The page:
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Detroit — After weeks of waiting for a Supreme Court ruling on a travel ban from mostly Muslim countries, Mutia Nassar said he felt defeated Tuesday when he had to call his wife to say they wouldn't be reunited. 

Nassar, 23, who moved from Yemen to Dearborn with his family in 2001, said his wife was granted a visa on Oct. 31, 2016. Three months later, just weeks before she would depart the country to join her husband, whom she met on his visits home, President Donald Trump signed his first executive order on the travel ban. Yemen was on it. 

"It's been almost two years and when I called her today, she was crying," said Nassar, who was at a rally in downtown Detroit to protest the High Court ruling. "I was 8 years old when my family came and I became a citizen ... I didn't think this would happen ..." 

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Nassar said his wife moved to Djibouti, which wasn't on the list of countries banned from entering the United States. She lived there for six months awaiting the move to the United States after restarting the visa process.

"I paid almost $1,000 a month for her to live in Djibouti, waiting all alone, then we couldn't afford it and she had to go back to Yemen," Nassar said. Now, Nassar said, he worries about going to Yemen because he may not be able to return to the U.S. 

Nassar was among about 50 others at the rally Tuesday in Campus Martius, where immigrant activists and others turned out to express their anger and dismay over the ruling. 

The 5-4 Supreme Court decision rejected critics' arguments that the ban discriminated against Muslims or that Trump exceeded his executive authority. The ban places travel restrictions on the nationals of eight countries — Chad, Iran, Iraq, Libya, North Korea, Syria, Venezuela, and Yemen, predominantly Muslim countries. 

The #StandWithMuslims rally was hosted by the Council on American-Islamic Relations of Michigan and representatives from the American Civil Liberties Union and other activist groups. 

"The Supreme Court's decision today opens the door for bolder administrative action by the Trump administration that would further discriminate against ethnic and religious groups, said Nabih Ayad, an Arab American Civil Rights League founding member and legal counsel for the ACRL for the group's travel ban lawsuit.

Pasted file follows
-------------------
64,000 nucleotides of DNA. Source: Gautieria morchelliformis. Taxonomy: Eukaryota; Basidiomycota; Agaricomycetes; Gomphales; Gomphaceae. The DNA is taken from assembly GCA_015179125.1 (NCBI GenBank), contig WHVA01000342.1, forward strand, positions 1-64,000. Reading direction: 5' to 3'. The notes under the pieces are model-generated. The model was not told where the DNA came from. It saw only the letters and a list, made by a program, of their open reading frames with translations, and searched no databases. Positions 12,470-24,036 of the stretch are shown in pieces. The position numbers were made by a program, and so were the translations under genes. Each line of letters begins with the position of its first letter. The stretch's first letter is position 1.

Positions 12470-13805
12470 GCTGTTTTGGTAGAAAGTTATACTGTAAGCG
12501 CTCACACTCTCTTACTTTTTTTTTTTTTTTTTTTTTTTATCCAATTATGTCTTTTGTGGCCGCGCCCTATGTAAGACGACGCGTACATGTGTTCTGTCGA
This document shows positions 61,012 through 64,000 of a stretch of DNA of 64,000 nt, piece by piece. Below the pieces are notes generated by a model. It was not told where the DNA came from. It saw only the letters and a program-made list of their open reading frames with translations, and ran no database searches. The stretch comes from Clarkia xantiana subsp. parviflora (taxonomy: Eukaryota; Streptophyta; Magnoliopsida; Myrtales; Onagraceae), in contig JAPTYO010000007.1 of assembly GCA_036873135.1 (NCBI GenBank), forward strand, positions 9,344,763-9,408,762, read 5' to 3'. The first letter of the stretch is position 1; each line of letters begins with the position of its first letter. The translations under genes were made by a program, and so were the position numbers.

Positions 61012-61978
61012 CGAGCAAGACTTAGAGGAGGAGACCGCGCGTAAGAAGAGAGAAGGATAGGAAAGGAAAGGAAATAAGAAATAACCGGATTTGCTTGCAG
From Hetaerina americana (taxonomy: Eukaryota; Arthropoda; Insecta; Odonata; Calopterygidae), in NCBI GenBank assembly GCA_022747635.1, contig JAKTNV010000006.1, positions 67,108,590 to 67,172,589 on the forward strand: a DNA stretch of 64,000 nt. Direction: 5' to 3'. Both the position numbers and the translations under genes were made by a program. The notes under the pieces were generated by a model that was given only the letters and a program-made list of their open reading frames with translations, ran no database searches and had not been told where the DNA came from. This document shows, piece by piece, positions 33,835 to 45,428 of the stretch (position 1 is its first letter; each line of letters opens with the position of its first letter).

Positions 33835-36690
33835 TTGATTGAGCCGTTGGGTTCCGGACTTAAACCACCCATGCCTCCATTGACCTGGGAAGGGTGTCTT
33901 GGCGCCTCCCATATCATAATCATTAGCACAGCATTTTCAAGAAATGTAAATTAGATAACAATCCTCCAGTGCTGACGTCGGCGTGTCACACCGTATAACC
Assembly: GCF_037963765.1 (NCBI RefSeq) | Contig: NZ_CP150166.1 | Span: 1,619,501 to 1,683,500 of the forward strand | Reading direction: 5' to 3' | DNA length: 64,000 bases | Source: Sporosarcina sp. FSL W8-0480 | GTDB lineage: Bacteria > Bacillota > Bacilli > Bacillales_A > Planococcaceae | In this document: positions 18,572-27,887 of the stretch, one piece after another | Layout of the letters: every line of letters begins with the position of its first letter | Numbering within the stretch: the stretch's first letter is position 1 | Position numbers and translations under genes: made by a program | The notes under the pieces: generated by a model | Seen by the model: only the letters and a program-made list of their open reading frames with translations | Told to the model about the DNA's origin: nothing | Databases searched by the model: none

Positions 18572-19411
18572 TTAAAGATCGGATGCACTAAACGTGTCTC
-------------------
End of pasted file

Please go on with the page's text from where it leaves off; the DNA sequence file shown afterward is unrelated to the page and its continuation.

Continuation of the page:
"This ruling deviates from policies that prior administrations have worked diligently to foster and promote."

Many at the rally held signs featuring language of the First Amendment and chanted "No Muslim ban, no border wall, our city stands tall" and "Just because it's legal doesn't mean it's right."

Rep. Stephanie Chang, D-Detroit; Dr. Abdul El-Sayed, a Democratic candidate for Michigan governor; and former Detroit state representative and congressional candidate Rashida Tlaib also made appearances at the rally. 

"It's so unconstitutional.  Every attorney in this country knows this is wrong," Tlaib said. "I will not back down because my parents from Palestine did not teach me to stay silent when people say we don't belong ... Together, united, we are going to be able to fight back."

During a television interview Tlaib gave during the rally, two men sitting at the Fountain Detroit bar began yelling: "Trump America" behind Tlaib. Security guards removed the men from Campus Martius. 

Imam Mohammad Elahi of the Islamic House of Wisdom in Dearborn Heights said the court's decision furthers the alienation of people and their rights, and has a "profound effect" on citizens of the affected countries and their family. 

"Today, injustice, oppression and separation was served," said Elahi. "Silence doesn't protect us or our country ... what happened today was a win for ISIS. Trump awarded those terrorists because these countries on the ban are fighting ISIS and now they don't have America as an option for escape."

The ruling was a blow to Adel Mazip, 31, who was born in Yemen but came to Dearborn at age 13 when his father found an assembly line job at Ford Motor Co. in 1977. Mazip said he's still waiting for cousins who have been the processing phases since before Trump's first executive order.  

"It took seven years for me to get here, and my father and I had to do a DNA test to prove we were family ... that's how hard vetting was in 2000. It's impossible now," said Mozip. "My family has been processing since 2006 and now they're stuck in limbo, stranded in a country while the war is happening and their visas are transferred to Djibouti, who won't process them either. I talk to them often, but their in a desperate situation."

srahal@detroitnews.com

Twitter: @SarahRahal_

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